Separated upon arrival, despite having been promised that they would be able to stay together, they are both thrown in their own set of hardships. The older sister has to endure harrowing circumstances of child labour on a faraway farm. The younger is adopted into a loving, well-off family, but her life comes with its own kind of trauma.
The story is told alternately from both girls’ perspectives, proving once more Liza Perrat’s masterful ability to convey children’s voices from a very young age into adulthood, enabling the reader to not only see but feel them grow up as well as witness the world and people around them in vivid, palpable detail.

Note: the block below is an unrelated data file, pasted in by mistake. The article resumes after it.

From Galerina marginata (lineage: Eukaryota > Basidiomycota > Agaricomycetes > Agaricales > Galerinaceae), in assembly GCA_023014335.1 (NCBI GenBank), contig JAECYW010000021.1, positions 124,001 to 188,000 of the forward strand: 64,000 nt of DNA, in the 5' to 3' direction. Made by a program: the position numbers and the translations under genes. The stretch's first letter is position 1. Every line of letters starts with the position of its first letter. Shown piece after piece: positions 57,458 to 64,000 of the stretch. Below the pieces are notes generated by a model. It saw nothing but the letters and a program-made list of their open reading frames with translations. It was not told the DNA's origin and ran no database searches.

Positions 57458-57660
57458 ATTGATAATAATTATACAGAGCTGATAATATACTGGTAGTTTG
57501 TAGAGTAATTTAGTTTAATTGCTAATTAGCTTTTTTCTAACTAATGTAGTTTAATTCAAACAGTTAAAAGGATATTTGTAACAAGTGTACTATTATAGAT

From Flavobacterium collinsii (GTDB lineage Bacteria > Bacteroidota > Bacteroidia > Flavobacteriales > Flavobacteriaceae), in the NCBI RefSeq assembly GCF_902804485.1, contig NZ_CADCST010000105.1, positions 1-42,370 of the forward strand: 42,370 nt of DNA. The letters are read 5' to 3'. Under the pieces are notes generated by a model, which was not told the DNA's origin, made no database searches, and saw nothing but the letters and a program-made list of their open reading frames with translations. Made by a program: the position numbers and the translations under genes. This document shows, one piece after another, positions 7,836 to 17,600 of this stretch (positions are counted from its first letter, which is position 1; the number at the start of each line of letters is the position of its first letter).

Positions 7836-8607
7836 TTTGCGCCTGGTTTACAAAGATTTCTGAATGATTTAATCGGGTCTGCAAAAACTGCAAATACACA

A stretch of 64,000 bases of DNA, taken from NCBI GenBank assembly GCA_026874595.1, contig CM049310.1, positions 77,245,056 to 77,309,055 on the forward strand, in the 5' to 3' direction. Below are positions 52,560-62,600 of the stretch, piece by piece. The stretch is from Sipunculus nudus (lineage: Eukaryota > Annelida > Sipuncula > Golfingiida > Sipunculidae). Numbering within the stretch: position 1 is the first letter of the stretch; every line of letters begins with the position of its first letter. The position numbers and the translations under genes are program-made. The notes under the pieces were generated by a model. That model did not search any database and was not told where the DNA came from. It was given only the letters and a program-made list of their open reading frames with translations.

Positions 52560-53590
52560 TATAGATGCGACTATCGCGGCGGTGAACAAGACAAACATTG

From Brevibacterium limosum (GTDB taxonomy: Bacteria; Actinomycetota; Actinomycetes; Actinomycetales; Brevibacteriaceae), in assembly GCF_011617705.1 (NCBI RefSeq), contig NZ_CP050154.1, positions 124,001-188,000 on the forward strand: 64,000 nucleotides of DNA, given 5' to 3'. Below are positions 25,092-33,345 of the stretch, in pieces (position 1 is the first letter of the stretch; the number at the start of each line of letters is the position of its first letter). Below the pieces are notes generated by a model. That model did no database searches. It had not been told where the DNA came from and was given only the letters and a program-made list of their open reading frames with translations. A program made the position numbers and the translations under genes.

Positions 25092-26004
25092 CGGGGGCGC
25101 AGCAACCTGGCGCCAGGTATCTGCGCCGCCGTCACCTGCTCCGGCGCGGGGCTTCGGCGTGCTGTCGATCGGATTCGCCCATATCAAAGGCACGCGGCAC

Hence, The Lost Blackbird was a fast and utterly absorbing read that taught me something new, as I had no knowledge of child migration from the UK to the other parts of the former British empire (or perhaps I had forgotten about it.)
On the whole, this story sucked me up into its world and still didn’t quite let me go, and certainly left me with a good feeling.